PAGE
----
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First Webb pics are being released this week!
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Thorzdad
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Jul 12, 2022, 07:12 AM
 
NASA is releasing the first pics from the JWST this week. First up, a deep field image that reveals a bit of gravitational lensing. The imaging area covered is roughly equal to the area covered by a grain of sand held at arms length up to the night sky. It’s galaxies all the way down.

Here’s the low-rez version...



Link to the high-rez.
     
MacNNFamous
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Jul 12, 2022, 10:01 AM
 
Hard to relate to that.
     
reader50
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Jul 12, 2022, 12:52 PM
 
The James Web is almost entirely an infrared telescope. Partly to see through cosmic dust, partly to see heavily-dopplered objects from the early universe.

The pic above shows off the latter. It appears to have been corrected back into the visible light range. A lot of the more distant, redder galaxies, are likely invisible to the Hubble. Because they'd been dopplered down below the Hubble's frequency range. We've had infrared space telescopes before, but none with the resolution to make out objects that far away.

So we're seeing things we were blind to before. That would at best have shown as faint splotches with other telescopes.
     
subego
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Jul 12, 2022, 01:09 PM
 
Am I the only one who thinks “Wichita Lineman” after hearing “James Webb”?
     
Thorzdad  (op)
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Jul 12, 2022, 02:40 PM
 
Second pic. The Southern Ring Nebula.



High-rez.

Website.
     
ghporter
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Jul 12, 2022, 02:54 PM
 
Wow. WOW. WOW!!!!

Glenn -----OTR/L, MOT, Tx
     
Thorzdad  (op)
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Jul 12, 2022, 04:42 PM
 
Carina Nebula


High rez.
     
subego
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Jul 12, 2022, 05:57 PM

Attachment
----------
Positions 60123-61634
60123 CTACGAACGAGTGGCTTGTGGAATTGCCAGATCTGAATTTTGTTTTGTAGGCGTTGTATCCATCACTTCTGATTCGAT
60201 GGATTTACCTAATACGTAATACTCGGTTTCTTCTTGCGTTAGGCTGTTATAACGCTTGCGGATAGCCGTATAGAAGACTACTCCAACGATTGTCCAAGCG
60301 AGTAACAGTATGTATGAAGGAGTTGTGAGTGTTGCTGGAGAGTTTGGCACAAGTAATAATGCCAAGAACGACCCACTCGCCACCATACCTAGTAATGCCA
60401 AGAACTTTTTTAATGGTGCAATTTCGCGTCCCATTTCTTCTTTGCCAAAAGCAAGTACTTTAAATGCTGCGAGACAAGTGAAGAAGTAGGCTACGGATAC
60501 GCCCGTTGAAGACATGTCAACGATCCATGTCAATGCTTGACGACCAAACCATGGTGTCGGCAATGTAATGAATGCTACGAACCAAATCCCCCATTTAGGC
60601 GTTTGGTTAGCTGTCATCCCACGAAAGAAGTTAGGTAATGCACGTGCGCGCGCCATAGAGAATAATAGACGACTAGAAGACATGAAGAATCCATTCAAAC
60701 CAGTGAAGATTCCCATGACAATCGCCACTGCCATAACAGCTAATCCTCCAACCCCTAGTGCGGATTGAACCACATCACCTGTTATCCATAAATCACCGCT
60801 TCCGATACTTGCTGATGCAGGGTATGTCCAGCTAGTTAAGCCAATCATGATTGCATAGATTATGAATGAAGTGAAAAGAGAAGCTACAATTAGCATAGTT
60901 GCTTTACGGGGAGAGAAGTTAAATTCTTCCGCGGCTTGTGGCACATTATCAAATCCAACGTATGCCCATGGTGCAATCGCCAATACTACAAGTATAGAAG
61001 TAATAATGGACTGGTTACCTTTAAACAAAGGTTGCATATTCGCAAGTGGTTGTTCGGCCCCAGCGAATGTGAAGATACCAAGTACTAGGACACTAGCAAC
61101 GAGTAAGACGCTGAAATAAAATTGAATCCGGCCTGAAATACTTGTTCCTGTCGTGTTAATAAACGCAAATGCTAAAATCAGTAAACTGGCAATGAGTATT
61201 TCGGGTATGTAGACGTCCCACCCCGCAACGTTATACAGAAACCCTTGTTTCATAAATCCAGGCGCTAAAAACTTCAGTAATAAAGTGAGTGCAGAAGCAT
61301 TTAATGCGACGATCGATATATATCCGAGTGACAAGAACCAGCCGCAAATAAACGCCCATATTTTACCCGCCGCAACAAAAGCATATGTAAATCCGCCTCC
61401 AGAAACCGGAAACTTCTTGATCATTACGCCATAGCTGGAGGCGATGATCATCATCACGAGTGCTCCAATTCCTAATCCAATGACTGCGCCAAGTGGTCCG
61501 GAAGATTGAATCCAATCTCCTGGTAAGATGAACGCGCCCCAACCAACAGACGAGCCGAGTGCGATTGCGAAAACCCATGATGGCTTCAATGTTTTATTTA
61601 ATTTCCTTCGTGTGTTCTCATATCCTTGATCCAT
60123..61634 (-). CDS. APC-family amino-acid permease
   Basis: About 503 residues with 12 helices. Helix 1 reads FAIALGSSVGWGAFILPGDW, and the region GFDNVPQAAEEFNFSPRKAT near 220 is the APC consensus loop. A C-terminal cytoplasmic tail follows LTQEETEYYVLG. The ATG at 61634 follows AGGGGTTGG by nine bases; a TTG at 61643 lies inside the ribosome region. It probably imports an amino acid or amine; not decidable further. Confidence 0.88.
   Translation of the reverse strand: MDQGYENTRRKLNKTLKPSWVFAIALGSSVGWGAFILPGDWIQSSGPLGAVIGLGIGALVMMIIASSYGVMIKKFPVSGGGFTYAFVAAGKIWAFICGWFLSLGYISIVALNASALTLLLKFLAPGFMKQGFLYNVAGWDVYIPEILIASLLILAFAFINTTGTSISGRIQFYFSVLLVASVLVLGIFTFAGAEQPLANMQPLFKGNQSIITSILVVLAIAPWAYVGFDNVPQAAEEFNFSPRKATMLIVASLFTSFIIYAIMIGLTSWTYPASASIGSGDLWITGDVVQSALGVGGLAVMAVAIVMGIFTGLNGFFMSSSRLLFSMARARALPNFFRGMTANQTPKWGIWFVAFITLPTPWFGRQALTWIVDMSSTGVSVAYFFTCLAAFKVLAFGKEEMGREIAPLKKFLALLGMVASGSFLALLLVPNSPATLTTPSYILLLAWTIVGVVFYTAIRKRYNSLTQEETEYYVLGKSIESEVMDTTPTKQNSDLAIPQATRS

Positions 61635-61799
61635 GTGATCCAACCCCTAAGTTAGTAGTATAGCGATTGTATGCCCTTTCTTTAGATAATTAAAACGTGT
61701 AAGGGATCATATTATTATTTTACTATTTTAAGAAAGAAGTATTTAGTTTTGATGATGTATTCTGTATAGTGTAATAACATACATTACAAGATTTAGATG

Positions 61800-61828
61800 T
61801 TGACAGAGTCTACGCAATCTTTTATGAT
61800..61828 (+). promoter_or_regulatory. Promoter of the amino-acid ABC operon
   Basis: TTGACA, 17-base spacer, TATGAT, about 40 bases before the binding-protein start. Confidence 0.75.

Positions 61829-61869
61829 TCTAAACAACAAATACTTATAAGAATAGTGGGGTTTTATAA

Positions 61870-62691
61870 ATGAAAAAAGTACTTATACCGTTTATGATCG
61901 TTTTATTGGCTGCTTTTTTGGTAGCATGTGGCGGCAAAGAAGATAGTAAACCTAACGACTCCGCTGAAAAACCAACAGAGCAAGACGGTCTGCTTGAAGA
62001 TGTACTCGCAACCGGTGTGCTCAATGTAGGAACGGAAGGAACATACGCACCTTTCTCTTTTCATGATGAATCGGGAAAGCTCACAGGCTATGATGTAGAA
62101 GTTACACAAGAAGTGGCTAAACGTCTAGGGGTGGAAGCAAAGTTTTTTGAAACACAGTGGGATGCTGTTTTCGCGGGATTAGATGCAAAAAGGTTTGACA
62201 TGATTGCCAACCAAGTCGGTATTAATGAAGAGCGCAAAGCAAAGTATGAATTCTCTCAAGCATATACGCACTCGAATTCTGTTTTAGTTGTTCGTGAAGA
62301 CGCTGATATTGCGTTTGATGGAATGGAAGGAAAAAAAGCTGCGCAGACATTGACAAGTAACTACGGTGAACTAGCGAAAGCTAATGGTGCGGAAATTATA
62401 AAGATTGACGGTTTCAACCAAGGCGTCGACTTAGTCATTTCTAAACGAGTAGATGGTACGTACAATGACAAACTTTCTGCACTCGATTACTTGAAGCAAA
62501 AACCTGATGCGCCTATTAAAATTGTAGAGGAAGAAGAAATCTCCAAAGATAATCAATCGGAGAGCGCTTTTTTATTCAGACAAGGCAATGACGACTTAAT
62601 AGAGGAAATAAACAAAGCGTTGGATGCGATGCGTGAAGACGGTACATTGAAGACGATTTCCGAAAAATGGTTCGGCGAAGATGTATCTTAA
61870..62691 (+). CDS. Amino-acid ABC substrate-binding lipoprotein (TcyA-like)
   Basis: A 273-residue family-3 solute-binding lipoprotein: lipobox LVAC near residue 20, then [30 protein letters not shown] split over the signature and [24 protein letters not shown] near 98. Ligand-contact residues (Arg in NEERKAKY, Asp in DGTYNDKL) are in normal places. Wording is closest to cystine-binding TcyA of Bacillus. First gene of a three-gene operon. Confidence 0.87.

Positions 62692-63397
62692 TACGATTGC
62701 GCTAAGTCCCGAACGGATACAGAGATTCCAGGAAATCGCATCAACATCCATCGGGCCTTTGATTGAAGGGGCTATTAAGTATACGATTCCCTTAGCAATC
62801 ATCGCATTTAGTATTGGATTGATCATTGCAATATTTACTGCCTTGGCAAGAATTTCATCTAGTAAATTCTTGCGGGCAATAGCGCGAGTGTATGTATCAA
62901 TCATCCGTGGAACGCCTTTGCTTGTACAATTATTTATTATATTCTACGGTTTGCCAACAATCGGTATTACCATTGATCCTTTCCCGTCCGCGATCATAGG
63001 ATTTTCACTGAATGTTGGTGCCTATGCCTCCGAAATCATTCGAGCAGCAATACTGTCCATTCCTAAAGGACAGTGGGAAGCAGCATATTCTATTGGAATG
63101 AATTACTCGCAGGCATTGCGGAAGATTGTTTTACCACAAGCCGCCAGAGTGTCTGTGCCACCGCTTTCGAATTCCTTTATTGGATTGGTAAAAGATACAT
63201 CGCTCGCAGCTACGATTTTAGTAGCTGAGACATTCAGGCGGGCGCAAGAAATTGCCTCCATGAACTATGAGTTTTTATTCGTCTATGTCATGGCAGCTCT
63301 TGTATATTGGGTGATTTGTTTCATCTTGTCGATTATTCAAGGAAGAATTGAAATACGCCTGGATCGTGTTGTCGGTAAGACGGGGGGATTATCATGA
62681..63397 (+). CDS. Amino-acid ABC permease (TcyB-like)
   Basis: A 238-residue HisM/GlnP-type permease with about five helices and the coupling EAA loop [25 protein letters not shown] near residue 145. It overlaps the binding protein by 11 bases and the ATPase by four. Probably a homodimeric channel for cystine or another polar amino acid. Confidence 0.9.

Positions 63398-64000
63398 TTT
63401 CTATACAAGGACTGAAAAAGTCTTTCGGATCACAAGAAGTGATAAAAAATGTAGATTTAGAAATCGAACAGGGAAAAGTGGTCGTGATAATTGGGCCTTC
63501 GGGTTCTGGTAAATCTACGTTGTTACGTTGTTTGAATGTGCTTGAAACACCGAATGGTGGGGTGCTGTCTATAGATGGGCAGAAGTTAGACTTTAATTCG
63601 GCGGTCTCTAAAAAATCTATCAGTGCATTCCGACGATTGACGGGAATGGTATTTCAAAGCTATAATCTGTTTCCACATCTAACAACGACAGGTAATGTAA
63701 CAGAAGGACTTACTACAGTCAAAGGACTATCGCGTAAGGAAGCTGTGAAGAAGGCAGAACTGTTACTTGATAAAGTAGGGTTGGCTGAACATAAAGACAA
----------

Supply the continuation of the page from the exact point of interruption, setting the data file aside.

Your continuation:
Space is cool.
     
Thorzdad  (op)
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Jul 12, 2022, 06:27 PM
 
Note the “2 Light Years” measure in the Carina Nebula pic. And the pic is a small detail of the nebula.
     
MacNNFamous
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Jul 14, 2022, 11:56 AM
 
It's hard to care when we don't even have universal healthcare. Not trying to derail... but just... like... idk... it's hard to care. What does this mean to me? Higher res images of shit that doesn't affect my life at all.
     
Cipher13
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Jul 20, 2022, 02:37 PM
 
Originally Posted by MacNNFamous View Post
It's hard to care when we don't even have universal healthcare. Not trying to derail... but just... like... idk... it's hard to care. What does this mean to me? Higher res images of shit that doesn't affect my life at all.
I understand what you mean, though I personally find the revelations of Hubble and JWT etc a panacaea for exactly those thoughts. At least for a little while.
     
subego
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Jul 20, 2022, 03:04 PM
 
Originally Posted by MacNNFamous View Post
It's hard to care when we don't even have universal healthcare. Not trying to derail... but just... like... idk... it's hard to care. What does this mean to me? Higher res images of shit that doesn't affect my life at all.
Scientific inquiry and discovery raises the lot of all humanity.

Also, the existence of this telescope is not the proximate cause of our lack of universal healthcare.
     
Thorzdad  (op)
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Jul 20, 2022, 05:34 PM
 
Originally Posted by MacNNFamous View Post
It's hard to care when we don't even have universal healthcare. Not trying to derail... but just... like... idk... it's hard to care. What does this mean to me? Higher res images of shit that doesn't affect my life at all.
If it makes you feel any better, the crowd standing in the way of healthcare for all would also gladly zero-out NASAs budget, if they thought they could get away with it.

The difference is NASA is something we already have, which does just enough cool shit (like Hubble, JWST, walking on the moon, etc) to be really hard to kill off without the public going apeshit.

Universal healthcare, otoh, is a vague concept for most people, and one that they have been told over and over again, by those same people, they don’t really want because socialism.
     
Chongo
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Jul 21, 2022, 12:11 AM
 
One of many 😝

45/47
     
Doc HM
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Jul 21, 2022, 05:03 AM
 
I hear the Webb's mirror has already suffered significant damage from micro meteor impact. It's still working but the rate of impact seems far in excess of the predicted rate and the last hit caused damage that can't be worked around.

https://www.livescience.com/james-we...eoroid-picture
This space for Hire! Reasonable rates. Reach an audience of literally dozens!
     
reader50
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Jul 21, 2022, 06:45 AM
 
While it cannot be fixed (it would require a mirror segment to be changed out), it is not affecting the telescope's function. And they think the hit happened months ago.

It's concerning that they got a bigger rock than statistically predicted. Too soon to tell if bigger rocks are more common than predicted, or if they just experienced bad luck.
     
   
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